by Timothy Lane 9/23/15
The first is adapted from a tale by a friend. The noted botanist Joseph P. Edgar was famed for his botanical inventions, which he named after himself (he was a distant cousin of Donald Trump). ONe day he showed a visitor his latest invention, self-planting rice. He pointed out that the soft ground of rice paddies made it difficult to use machinery, but convenient for his new breed. So he tossed some ordinary rice on the ground, and then some of his new breed. The latter dug into the ground.
“You see,” he said. “Ordinary rice just lies there, but Edgar rice burrows.”
The next two are from my family lore, though I’ve seen vairant forms elsewhere.
There were as an Indian maiden who had a boyfriend from the neighboring (and fortunately friendly) tribe. Unfortunately, they lived across a lake from each other. One day, the boy just had to see her again even though it was a very stormy day. So he paddled his boat across the lake, only to be upended and drowned in the storm. The Indians never forgot this, and named the lake after him — Lake Stupid.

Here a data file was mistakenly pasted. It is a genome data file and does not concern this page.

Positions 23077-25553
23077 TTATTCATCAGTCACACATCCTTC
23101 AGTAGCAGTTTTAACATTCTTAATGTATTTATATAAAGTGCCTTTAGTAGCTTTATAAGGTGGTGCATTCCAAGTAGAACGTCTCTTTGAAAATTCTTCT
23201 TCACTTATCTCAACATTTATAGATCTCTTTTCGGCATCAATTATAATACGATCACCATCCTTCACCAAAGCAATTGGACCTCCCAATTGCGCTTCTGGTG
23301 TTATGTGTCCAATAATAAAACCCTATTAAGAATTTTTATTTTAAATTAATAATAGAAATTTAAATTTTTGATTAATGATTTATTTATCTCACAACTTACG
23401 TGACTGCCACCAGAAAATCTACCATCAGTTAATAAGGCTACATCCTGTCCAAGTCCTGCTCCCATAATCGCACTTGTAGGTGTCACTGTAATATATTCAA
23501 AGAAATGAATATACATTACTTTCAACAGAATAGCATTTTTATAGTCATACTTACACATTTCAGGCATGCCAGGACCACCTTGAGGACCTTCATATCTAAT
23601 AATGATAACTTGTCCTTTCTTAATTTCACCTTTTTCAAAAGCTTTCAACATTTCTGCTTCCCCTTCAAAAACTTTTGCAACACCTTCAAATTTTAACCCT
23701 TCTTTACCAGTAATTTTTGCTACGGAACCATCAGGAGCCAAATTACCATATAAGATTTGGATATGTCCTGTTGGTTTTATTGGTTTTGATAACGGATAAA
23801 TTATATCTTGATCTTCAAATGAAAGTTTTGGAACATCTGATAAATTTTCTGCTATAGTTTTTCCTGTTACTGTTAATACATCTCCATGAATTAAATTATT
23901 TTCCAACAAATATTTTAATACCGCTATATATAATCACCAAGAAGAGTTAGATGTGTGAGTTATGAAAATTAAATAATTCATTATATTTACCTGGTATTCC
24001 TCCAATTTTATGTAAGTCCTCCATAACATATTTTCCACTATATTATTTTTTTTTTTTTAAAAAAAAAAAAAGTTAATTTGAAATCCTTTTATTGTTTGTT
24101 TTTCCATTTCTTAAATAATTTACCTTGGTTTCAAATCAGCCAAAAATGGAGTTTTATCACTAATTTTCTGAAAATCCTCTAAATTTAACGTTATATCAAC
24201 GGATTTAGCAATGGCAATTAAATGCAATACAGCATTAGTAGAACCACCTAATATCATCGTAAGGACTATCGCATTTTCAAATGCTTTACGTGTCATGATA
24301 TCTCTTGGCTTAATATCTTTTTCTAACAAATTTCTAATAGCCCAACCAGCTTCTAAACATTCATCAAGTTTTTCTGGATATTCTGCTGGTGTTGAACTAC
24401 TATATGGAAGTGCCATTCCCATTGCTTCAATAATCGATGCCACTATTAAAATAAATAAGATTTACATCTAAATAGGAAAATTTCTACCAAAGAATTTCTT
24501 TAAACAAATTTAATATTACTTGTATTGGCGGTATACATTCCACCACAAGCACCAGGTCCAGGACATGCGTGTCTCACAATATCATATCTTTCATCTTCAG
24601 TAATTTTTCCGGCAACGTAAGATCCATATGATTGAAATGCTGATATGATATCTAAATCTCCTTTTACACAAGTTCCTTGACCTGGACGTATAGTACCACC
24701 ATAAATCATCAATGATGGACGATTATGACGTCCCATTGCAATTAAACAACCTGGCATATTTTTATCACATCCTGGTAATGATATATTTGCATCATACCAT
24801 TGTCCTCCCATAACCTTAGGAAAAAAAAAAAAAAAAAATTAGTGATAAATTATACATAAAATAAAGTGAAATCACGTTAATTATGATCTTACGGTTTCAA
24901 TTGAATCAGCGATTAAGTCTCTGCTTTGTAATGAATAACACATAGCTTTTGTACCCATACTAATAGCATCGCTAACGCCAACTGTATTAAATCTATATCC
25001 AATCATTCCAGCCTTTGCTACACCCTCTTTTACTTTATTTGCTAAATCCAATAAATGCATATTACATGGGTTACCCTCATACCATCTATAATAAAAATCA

A British couple were serving in a British imperial outpost back in the old days. One day they took their young son to see the large statue of British general Chinese Gordon on his horse. They just pointed to the statue and said, “This is Gordon.” The boy was entranced, and soon wanted to visit Gordon every day. The couple were naturally very pleased with this, though occasionally it got a bit tiresome having to make time for the daily visist.
Sadly, the time came when they were to be statrioned at a new post. The boy naturally wanted to say good-bye to Gordon, so they took him to see the hero. The boy was in tears as he said good-bye to the statue. Finally, as they left, he decided to ask what he’d always wondered about. “Mommy, who’s that man on Gordon?”
Timothy Lane writes from Louisville, Kentucky and publishes the FOSFAX fanzine.
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